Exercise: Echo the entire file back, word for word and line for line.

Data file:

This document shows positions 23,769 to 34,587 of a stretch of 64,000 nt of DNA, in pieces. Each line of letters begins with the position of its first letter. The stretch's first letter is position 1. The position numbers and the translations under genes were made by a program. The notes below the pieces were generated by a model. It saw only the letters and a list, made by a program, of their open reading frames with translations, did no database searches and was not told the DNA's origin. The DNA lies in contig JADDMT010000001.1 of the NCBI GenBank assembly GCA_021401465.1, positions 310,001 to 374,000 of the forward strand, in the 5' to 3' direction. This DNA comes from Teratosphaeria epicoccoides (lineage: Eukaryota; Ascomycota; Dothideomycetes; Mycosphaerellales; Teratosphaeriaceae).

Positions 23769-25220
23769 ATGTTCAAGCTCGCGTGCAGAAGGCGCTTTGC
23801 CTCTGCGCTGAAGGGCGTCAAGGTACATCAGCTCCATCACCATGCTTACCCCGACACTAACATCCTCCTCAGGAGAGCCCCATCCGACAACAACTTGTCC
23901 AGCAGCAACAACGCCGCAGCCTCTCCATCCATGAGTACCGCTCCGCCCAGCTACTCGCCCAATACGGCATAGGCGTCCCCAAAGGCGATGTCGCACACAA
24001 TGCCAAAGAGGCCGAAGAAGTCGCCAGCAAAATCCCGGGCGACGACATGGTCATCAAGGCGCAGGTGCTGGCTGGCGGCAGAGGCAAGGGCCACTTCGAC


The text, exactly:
This document shows positions 23,769 to 34,587 of a stretch of 64,000 nt of DNA, in pieces. Each line of letters begins with the position of its first letter. The stretch's first letter is position 1. The position numbers and the translations under genes were made by a program. The notes below the pieces were generated by a model. It saw only the letters and a list, made by a program, of their open reading frames with translations, did no database searches and was not told the DNA's origin. The DNA lies in contig JADDMT010000001.1 of the NCBI GenBank assembly GCA_021401465.1, positions 310,001 to 374,000 of the forward strand, in the 5' to 3' direction. This DNA comes from Teratosphaeria epicoccoides (lineage: Eukaryota; Ascomycota; Dothideomycetes; Mycosphaerellales; Teratosphaeriaceae).

Positions 23769-25220
23769 ATGTTCAAGCTCGCGTGCAGAAGGCGCTTTGC
23801 CTCTGCGCTGAAGGGCGTCAAGGTACATCAGCTCCATCACCATGCTTACCCCGACACTAACATCCTCCTCAGGAGAGCCCCATCCGACAACAACTTGTCC
23901 AGCAGCAACAACGCCGCAGCCTCTCCATCCATGAGTACCGCTCCGCCCAGCTACTCGCCCAATACGGCATAGGCGTCCCCAAAGGCGATGTCGCACACAA
24001 TGCCAAAGAGGCCGAAGAAGTCGCCAGCAAAATCCCGGGCGACGACATGGTCATCAAGGCGCAGGTGCTGGCTGGCGGCAGAGGCAAGGGCCACTTCGAC